I took my ESL class outside for a short writing exercise about autumn. I had asked them to write about the current weather, and then tell the rest of the class three things they saw that were signs of the season. After they began, I took a look around myself, noticing the bare tree limbs, and fallen leaves of various shades of orange and red.
Then I heard a call. Shifting my eyes, suddenly all I saw was crow – a very large one, perched atop a tree across the street.
I forgot my class for a little while.
The sun had fallen behind the houses, and there was a slight, cool wind: just enough to make the skin shiver.
I found myself standing still. The crow was also still and, occasionally, very loud. Almost too loud to be viewed as just another bird in a tree making noise.
It sat on the edge of a thin reed of wood, now silent, now squawking. In its silence, I heard my students’ discussion vocabulary, struggling to string together sentences in a second language, as the crow and I took in the world together.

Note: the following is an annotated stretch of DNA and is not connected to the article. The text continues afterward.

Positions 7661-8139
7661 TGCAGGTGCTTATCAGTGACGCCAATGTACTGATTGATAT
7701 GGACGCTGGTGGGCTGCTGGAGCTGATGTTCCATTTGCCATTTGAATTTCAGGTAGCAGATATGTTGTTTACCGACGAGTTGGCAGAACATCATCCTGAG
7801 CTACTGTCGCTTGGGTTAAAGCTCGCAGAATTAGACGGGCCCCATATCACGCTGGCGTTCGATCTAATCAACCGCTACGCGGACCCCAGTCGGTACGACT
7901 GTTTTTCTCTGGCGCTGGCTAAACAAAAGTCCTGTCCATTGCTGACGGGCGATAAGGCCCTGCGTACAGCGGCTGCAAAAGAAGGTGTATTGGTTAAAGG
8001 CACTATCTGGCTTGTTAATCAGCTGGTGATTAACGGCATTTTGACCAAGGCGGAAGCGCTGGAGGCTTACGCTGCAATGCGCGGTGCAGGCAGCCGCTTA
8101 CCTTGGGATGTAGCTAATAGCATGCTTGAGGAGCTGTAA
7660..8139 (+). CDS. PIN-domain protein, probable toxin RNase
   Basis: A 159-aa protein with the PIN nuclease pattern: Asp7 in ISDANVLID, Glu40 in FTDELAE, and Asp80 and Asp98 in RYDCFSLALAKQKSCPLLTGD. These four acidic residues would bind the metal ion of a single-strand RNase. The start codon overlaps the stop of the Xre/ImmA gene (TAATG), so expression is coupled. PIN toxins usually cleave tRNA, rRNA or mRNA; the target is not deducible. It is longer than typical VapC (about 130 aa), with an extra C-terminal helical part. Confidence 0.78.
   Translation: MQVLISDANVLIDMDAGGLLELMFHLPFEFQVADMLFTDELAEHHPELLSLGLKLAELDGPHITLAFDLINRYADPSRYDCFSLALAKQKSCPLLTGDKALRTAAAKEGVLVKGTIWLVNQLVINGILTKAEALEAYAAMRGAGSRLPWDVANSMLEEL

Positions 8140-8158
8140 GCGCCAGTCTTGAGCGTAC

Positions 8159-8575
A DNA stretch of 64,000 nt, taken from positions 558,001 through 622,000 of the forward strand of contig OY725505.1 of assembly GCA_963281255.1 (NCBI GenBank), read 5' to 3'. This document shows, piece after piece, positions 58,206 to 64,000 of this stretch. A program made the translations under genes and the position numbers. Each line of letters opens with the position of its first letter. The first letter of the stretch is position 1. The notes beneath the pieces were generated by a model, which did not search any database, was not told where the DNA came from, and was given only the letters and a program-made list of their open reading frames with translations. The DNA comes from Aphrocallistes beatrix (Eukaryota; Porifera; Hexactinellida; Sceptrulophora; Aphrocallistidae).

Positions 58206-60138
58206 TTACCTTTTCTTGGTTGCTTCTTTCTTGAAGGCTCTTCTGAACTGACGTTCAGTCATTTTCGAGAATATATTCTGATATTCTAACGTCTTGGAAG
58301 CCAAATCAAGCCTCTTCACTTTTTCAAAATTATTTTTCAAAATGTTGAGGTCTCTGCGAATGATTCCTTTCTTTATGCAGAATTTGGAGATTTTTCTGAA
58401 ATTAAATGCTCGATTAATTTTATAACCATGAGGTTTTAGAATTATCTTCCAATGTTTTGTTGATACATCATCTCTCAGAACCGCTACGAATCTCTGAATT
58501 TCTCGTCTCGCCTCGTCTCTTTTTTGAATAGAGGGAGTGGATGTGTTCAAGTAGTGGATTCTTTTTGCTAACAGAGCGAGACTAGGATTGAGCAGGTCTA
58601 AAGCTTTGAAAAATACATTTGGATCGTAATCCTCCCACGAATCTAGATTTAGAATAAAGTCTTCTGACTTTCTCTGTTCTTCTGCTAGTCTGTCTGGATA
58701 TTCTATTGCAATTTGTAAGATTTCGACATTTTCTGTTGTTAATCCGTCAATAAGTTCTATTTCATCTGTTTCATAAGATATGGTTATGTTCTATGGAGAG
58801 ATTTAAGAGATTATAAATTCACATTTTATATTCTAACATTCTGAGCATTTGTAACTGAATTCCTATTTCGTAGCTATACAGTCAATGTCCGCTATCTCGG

One last time, the sound of that crow cawing rattled its way through my body, reminding me to pay attention to my life just as it is. And as crow talk went silent again, I noticed the student talking had quieted down, and the writing had almost stopped.
I turned and saw one of the women in my class. She asked me a question, and I responded.
During that time, the crow disappeared. But its words – and silence – are here with me now.
The Crow by Baban Shyam via Flickr Creative Commons. Some rights reserved.
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